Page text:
Fin-de-siècle Vienna: Politics and Culture
This winter the Royal Academy in London has been holding a large, beautiful, and instructive exhibition, under the loose title “Post-Impressionism,” whose impact seems likely to change many people’s map of the arts. It is an exhibition which suggests the European background Carl Schorske only touches on in his essays on Vienna—and which could have been stronger if it had taken account of the artistic developments traced in Schorske’s book. Organized by Alan Bowness, backed by IBM money, and underwritten for insurance purposes by the last Labour government, it provided a large cross-section of much that was going on in European painting from the emergence of Cézanne, Gauguin, Seurat, and Van Gogh—those four amazing offspring of the Impressionism of the mid-1870s—to the first awkward stirrings of the Fauves and the German Expressionists around 1905.
This show and its catalogue brought more vividly to our eyes and minds perhaps than it had ever been before the “fin de siècle,” those closing years of the great nineteenth century which have so often been interpreted—according to the interpreter’s particular interest—as a time of decadence and faded aestheticism, or else as an interlude on the heroic road from the Salon des Refusés to fully fledged abstract art, or as a period of growing working-class cultural and political awareness. Richly presented in so unhackneyed a way, the years prove to be all these things and a great deal more, swelling in the mind’s eye till they seem neither an end nor an interlude but a distinctive and coherent stage in European civilization: the missing background to Carl Schorske’s new book.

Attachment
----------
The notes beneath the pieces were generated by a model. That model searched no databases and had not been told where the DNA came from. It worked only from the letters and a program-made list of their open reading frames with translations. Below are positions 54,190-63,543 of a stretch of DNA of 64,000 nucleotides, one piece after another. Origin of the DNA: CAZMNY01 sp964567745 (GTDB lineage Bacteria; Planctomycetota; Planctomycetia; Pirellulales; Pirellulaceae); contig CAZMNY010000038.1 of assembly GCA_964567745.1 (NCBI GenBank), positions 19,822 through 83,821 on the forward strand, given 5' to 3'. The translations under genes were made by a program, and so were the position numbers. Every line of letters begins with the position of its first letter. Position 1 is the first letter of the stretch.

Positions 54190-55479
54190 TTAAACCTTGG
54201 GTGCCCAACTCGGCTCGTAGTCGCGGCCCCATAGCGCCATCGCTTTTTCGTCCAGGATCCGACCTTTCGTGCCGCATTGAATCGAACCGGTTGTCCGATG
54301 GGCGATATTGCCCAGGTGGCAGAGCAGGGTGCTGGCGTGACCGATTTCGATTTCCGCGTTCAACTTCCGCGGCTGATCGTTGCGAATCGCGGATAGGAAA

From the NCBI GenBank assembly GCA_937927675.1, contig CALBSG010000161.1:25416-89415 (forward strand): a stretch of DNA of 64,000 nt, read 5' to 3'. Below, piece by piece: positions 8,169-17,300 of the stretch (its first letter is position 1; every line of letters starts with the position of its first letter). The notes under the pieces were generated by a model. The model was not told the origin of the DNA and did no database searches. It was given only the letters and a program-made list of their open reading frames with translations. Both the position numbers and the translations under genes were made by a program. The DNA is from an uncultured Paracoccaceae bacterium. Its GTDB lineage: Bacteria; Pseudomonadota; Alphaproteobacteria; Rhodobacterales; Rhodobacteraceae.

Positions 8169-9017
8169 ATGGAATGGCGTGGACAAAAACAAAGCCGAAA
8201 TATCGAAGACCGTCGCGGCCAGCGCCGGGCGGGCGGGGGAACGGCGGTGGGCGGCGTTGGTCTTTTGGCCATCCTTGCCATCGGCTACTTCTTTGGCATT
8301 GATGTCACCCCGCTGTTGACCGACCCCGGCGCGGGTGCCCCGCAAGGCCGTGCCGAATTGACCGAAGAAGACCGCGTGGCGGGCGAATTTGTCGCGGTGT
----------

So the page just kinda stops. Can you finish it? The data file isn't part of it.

Above all, it is the internationalism of those years that remains so striking. Thanks to the new exhibiting societies of the 1890s (along with the new techniques of photoengraving) the same pictorial influences could be seen and felt throughout Europe: artists like Whistler, Beardsley, Gauguin, Puvis de Chavannes, Toorop, Munch, or Segantini might show in Brussels, Venice, or Munich (or be reproduced in The Studio), while competent followers of Bastien-Lepage or the Neo-Impressionists could be found in many countries. In the other arts too a similar universality could be felt. Ibsen, Wagner, and Nietzsche dominated the cultural life of one country after another; Maeterlinck, following Octave Mirbeau’s accolade for his first book of poems in 1893, became a world-wide best seller whose handful of stage works were set by composers like Fauré, Debussy, Schoenberg, and Sibelius and staged by Reinhardt and Stanislavsky.
It was a matter not just of suggestive new techniques (divisionism or the chord of the diminished seventh) or themes (industrial wastelands, returning miners, children on the beach) but of a shift in fundamental attitudes following the Franco-Prussian War and the Impressionist breakthrough. Secularism at this point coexisted with symbolism; anarchism with humanitarianism; high aestheticism with an almost functional, anti-elitist and certainly anti-specialist drive for the popularization and application of the arts. Following the lead…
This article is available to online subscribers only.
Please choose from one of the options below to access this article:
Purchase a print premium subscription (20 issues per year) and also receive online access to all all content on nybooks.com.
Purchase an Online Edition subscription and receive full access to all articles published by the Review since 1963.
Purchase a trial Online Edition subscription and receive unlimited access for one week to all the content on nybooks.com.